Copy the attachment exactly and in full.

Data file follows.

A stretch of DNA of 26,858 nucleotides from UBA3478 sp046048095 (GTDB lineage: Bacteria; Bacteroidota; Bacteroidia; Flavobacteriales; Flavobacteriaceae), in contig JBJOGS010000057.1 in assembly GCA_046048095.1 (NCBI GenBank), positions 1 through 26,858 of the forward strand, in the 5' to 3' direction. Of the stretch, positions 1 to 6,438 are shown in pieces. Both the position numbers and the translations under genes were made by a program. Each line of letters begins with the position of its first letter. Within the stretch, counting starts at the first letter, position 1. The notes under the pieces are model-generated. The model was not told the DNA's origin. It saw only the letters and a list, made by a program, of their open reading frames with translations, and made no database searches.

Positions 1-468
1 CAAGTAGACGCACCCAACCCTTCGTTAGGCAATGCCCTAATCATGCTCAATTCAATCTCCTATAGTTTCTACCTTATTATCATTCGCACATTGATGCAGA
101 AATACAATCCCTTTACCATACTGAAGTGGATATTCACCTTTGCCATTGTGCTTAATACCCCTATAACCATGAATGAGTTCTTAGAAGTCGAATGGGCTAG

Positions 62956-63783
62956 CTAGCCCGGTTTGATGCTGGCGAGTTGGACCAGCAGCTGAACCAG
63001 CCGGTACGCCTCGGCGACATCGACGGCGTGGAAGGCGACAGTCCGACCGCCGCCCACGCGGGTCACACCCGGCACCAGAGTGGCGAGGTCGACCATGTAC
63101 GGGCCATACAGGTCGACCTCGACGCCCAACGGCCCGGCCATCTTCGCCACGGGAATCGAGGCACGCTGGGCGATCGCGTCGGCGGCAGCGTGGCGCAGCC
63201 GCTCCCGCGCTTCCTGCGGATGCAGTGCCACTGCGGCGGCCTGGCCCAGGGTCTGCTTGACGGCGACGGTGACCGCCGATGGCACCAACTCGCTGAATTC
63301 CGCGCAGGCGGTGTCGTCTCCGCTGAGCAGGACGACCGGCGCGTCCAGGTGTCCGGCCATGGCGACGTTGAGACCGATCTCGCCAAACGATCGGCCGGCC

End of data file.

A stretch of DNA of 26,858 nucleotides from UBA3478 sp046048095 (GTDB lineage: Bacteria; Bacteroidota; Bacteroidia; Flavobacteriales; Flavobacteriaceae), in contig JBJOGS010000057.1 in assembly GCA_046048095.1 (NCBI GenBank), positions 1 through 26,858 of the forward strand, in the 5' to 3' direction. Of the stretch, positions 1 to 6,438 are shown in pieces. Both the position numbers and the translations under genes were made by a program. Each line of letters begins with the position of its first letter. Within the stretch, counting starts at the first letter, position 1. The notes under the pieces are model-generated. The model was not told the DNA's origin. It saw only the letters and a list, made by a program, of their open reading frames with translations, and made no database searches.

Positions 1-468
1 CAAGTAGACGCACCCAACCCTTCGTTAGGCAATGCCCTAATCATGCTCAATTCAATCTCCTATAGTTTCTACCTTATTATCATTCGCACATTGATGCAGA
101 AATACAATCCCTTTACCATACTGAAGTGGATATTCACCTTTGCCATTGTGCTTAATACCCCTATAACCATGAATGAGTTCTTAGAAGTCGAATGGGCTAG

Positions 62956-63783
62956 CTAGCCCGGTTTGATGCTGGCGAGTTGGACCAGCAGCTGAACCAG
63001 CCGGTACGCCTCGGCGACATCGACGGCGTGGAAGGCGACAGTCCGACCGCCGCCCACGCGGGTCACACCCGGCACCAGAGTGGCGAGGTCGACCATGTAC
63101 GGGCCATACAGGTCGACCTCGACGCCCAACGGCCCGGCCATCTTCGCCACGGGAATCGAGGCACGCTGGGCGATCGCGTCGGCGGCAGCGTGGCGCAGCC
63201 GCTCCCGCGCTTCCTGCGGATGCAGTGCCACTGCGGCGGCCTGGCCCAGGGTCTGCTTGACGGCGACGGTGACCGCCGATGGCACCAACTCGCTGAATTC
63301 CGCGCAGGCGGTGTCGTCTCCGCTGAGCAGGACGACCGGCGCGTCCAGGTGTCCGGCCATGGCGACGTTGAGACCGATCTCGCCAAACGATCGGCCGGCC